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Ester Marsh: Eating healthy doesn’t mean boring

Q: Do I have to become a health nut to lose weight and keep it off?
A: If you mean never eat junk food again, never miss a workout and only eat no-fat, no-taste foods, then the answer is no. If we would have to live that way, life would sure seem long.
Of course there are people out there that due to health conditions have to be on an extremely strict diet. (However, a diet that has been recommended by a doctor or set up by a registered dietitian is very important to stick to.)
For you, the people who want to better their eating habits but want to be able to live and enjoy forbidden foods once in a while, the following works for me.
First of all, I try to stick with the serving sizes recommended by the USDA. Your calorie intake needs depend on your age, gender, and activity level, among other factors. Again, the website I recommended last week, www.choosemyplate.gov will give you all this information, too, and will calculate your calorie needs when you put in all your information.
Typically:
For grains, (and, yes, your body needs carbohydrates) about six servings of grains are needed. Make at least half of your grains whole. One big bowl of cereal is more than one serving, and a 6-inch sub can be 4-6 servings of grains.
For vegetables, (and I have never met anyone who gained weight on just vegetables) try five serving sizes, and eat more dark green vegetables like broccoli, spinach and dark green lettuce, as well as orange vegetables like carrots and sweet potatoes. But watch out for a salad piled with bacon, cheese, croutons and dressings. They add lots of ěother,î which is mainly high fat content with lots of calories.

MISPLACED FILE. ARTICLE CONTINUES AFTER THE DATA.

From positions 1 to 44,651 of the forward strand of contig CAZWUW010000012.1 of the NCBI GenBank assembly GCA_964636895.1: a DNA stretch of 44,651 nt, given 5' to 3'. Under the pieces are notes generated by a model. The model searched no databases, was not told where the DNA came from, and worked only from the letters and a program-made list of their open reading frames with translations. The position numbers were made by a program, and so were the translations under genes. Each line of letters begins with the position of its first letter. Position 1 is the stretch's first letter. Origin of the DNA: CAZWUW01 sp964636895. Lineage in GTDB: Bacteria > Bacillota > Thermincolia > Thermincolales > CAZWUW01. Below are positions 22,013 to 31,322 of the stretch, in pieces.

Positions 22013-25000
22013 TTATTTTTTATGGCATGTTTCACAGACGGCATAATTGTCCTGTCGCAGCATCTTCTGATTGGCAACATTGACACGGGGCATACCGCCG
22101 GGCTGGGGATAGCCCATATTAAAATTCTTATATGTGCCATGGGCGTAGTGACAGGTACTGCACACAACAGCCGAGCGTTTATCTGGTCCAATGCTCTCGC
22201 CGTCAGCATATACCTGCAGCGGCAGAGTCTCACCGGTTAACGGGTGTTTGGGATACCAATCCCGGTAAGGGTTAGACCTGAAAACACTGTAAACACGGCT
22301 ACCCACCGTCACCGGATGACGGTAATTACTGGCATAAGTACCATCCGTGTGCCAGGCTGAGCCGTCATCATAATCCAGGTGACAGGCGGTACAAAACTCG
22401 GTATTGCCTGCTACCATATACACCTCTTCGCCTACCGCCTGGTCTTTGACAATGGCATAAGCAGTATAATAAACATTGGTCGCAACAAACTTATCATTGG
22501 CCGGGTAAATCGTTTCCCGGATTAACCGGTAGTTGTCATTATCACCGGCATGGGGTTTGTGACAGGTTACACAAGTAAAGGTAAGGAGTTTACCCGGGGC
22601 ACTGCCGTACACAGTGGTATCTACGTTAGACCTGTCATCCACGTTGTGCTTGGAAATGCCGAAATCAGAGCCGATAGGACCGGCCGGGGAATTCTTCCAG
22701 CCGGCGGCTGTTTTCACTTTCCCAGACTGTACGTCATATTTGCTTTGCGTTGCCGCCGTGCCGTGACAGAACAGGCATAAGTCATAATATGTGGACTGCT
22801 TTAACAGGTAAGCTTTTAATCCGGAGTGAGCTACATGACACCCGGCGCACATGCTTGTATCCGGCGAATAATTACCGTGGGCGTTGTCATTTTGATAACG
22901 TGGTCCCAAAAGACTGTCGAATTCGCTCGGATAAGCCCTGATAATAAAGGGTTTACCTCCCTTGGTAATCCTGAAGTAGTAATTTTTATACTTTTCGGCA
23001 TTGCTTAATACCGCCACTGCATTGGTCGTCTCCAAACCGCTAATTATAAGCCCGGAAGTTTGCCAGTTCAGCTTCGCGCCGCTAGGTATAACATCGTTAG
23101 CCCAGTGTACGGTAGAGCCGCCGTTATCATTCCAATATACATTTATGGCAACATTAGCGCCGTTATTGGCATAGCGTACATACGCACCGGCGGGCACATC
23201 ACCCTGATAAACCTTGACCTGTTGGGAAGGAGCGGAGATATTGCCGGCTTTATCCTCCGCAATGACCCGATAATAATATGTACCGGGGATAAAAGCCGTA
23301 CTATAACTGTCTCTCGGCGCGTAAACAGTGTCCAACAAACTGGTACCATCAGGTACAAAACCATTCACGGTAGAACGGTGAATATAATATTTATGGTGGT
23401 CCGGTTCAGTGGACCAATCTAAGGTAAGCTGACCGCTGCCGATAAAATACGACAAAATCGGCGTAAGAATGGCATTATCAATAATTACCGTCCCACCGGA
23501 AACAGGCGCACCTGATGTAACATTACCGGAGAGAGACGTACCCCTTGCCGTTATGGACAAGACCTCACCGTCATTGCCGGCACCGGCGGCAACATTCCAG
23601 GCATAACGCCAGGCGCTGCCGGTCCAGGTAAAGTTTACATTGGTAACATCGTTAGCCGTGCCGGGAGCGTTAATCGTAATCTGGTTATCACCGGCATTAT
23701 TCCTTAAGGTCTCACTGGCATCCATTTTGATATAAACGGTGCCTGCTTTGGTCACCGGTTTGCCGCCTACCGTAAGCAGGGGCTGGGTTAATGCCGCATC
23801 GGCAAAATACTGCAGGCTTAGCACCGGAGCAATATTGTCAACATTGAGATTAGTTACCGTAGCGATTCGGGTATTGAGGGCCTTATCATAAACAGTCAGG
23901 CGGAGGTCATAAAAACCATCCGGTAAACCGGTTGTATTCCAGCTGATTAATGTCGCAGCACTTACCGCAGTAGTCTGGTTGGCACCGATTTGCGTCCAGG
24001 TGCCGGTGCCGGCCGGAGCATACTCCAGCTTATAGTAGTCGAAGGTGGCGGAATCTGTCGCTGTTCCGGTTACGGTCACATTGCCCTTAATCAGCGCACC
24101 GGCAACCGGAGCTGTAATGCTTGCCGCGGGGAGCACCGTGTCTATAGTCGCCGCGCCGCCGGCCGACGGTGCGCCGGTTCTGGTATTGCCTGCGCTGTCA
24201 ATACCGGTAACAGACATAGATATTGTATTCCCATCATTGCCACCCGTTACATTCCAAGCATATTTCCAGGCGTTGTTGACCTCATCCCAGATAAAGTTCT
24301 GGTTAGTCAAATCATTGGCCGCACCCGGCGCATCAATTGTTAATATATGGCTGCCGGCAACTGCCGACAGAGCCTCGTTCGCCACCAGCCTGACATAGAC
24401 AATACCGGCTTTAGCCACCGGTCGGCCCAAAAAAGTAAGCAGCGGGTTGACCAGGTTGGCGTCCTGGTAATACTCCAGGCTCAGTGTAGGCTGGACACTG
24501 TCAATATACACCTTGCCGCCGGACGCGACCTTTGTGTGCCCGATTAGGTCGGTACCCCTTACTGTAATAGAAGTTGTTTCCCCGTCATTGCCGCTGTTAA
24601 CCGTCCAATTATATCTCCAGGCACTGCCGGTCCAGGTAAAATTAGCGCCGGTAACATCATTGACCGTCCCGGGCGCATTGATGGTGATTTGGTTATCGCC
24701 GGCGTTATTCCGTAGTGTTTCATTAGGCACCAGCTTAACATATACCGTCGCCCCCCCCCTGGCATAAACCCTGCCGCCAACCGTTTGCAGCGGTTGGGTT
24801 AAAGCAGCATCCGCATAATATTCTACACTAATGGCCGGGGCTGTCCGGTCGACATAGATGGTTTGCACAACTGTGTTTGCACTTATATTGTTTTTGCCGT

For fruits, 2-4 servings are needed. Choose a variety of fruits and pick the fresh ones that are in season. Go easy on fruit juices.
For the milk group, shoot for 3-4 servings. Choose low-fat or fat-free when choosing milk, yogurt and other milk products. If you canít tolerate milk products, choose lactose free and/or calcium fortified foods and beverages.
When it comes to the meat and bean group, this country loves its meats. Huge serving sizes just on one sub or sandwich are normal, but it puts us way over our daily recommended serving size of 2-3 servings. (One serving being a piece of meat or chicken the size of your palm of your hand.). Bake, broil or grill, and choose low-fat meats and poultry. Vary your protein intake with fish, beans, peas, nuts and seeds.
I really try to get in all my food groups with the correct serving sizes. One time, when I was logging my food intake, I was shocked I did not take in enough fruits and vegetables. I love them.
It is all about awareness of what you are putting into your body. I will have ice cream, though not very often. I will eat ribs, loaded baked potato and steamed vegetables once in a while.
I use less butter and oil, making food tasty with herbs and spices. I do not even own a deep-fryer but love it once in a blue moon, so I will buy a bucket of fried chicken.
A healthy variety of foods, low-fat yet tasty, adequate serving sizes and a calorie intake matching your bodyís burn rate (if you want to stay the same weight) is not a horrible life sentence.
It is the recipe for feeling and looking great. And of course, an occasional piece of cheese cake is definite part of this ěnot a health nutî lifestyle. I just love to be healthy.
Ester H Marsh ACSM Cpt

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